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Election Systems & Software, LLC v. Smartmatic USA Corp.

United States District Court, D. Delaware

March 5, 2019



         Plaintiff has filed a complaint alleging patent infringement and willful infringement. (D.I.I). Defendant has filed a motion to dismiss for failure to state a claim. (D.I. 10). The motion has been fully briefed. (D.I. 11, 15, 17). Defendant alleges that the Complaint is insufficient because it "fails to set forth a plausible explanation of how [Defendant] allegedly practices any asserted claim of any asserted patent." (D.I. 11 at 5).

         When reviewing a motion to dismiss pursuant to Federal Rule of Civil Procedure 12(b)(6), the Court must accept the complaint's factual allegations as true. See Bell Ail. Corp. v. Twombly, 550 U.S. 544, 555-56 (2007). Rule 8(a) requires "a short and plain statement of the claim showing that the pleader is entitled to relief." Id. at 555. The factual allegations do not have to be detailed, but they must provide more than labels, conclusions, or a "formulaic recitation" of the claim elements. Id. ("Factual allegations must be enough to raise a right to relief above the speculative level... on the assumption that all the allegations in the complaint are true (even if doubtful in fact)."). Moreover, there must be sufficient factual matter to state a facially plausible claim to relief. Ashcroft v. Iqbal, 556 U.S. 662, 678 (2009). The facial plausibility standard is satisfied when the complaint's factual content "allows the court to draw the reasonable inference that the defendant is liable for the misconduct alleged." Id. ("Where a complaint pleads facts that are merely consistent with a defendant's liability, it stops short of the line between possibility and plausibility of entitlement to relief." (internal quotation marks omitted)). The Third Circuit has stated "that a court can consider a 'document integral to or explicitly relied upon in the complaint'" without converting the motion to dismiss into a motion for summary judgment. In re Rockefeller Center Properties, Inc. Sec. Litig., 184 F.3d 280, 287 (3d Cir. 1999) (quoting In re Burlington Coat Factory Sec. Litig, 114 F.3d 1410, 1426 (3d Cir.1997)).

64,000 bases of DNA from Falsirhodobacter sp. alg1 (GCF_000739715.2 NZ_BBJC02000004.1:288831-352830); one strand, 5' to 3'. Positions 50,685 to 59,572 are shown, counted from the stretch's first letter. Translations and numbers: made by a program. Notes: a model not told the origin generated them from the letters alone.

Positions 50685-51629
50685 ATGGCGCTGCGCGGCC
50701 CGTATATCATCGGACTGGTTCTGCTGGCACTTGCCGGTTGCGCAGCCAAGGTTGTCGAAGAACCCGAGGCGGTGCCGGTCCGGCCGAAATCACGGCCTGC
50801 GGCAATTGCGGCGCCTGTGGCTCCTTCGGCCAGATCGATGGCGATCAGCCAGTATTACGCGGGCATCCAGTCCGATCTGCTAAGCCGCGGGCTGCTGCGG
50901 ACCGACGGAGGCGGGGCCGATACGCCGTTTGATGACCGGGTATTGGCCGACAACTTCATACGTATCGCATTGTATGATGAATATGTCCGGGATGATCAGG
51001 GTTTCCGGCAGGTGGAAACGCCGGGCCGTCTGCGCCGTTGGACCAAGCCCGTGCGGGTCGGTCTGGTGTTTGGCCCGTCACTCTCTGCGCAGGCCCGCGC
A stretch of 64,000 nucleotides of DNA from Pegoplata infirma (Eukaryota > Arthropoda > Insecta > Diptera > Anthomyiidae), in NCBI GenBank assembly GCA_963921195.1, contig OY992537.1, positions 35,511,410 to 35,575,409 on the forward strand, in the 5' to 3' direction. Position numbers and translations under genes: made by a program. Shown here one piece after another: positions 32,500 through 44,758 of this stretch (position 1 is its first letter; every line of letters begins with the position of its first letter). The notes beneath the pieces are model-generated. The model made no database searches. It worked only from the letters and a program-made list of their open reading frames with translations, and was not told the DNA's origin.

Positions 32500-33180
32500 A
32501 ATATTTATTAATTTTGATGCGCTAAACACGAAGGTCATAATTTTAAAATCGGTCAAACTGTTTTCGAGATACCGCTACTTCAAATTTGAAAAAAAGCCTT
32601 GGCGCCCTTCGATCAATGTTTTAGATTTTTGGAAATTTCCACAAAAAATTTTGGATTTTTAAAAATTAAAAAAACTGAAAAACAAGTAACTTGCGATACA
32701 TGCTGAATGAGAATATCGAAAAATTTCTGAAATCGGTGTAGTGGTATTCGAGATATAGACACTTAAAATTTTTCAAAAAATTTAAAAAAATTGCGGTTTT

The Court of Appeals for the Federal Circuit has addressed the issue of the sufficiency of a patent infringement complaint on multiple occasions. It seems apparent to me that the Court's view is that very little is required in order to plead a claim of patent infringement. For example, in Disc Disease Solutions Inc. v. VGH Solutions, Inc., 888 F.3d 1256 (Fed. Cir. 2018), the Court reversed a district court dismissal of a patent infringement complaint. In relevant part, the Court of Appeals stated:

The district court determined that Disc Disease failed to "explain how Defendants' products infringe on any of Plaintiff s claims" because it "merely alleges that certain of Defendants' products 'meet each and every element of at least one claim' of Plaintiff s patents." We disagree. Disc Disease's allegations are sufficient under the plausibility standard of Iqbal/Twombly. This case involves a simple technology. The asserted patents, which were attached to the complaint, consist of only four independent claims. The complaint specifically identified the three accused products-by name and by attaching photos of the product packaging as exhibits-and alleged that the accused products meet "each and every element of at least one claim of the '113 [or '509] Patent, either literally or equivalently." These disclosures and allegations are enough to provide VGH Solutions fair notice of infringement of the asserted patents. The district court, therefore, erred in dismissing Disc Disease's complaint for failure to state a claim.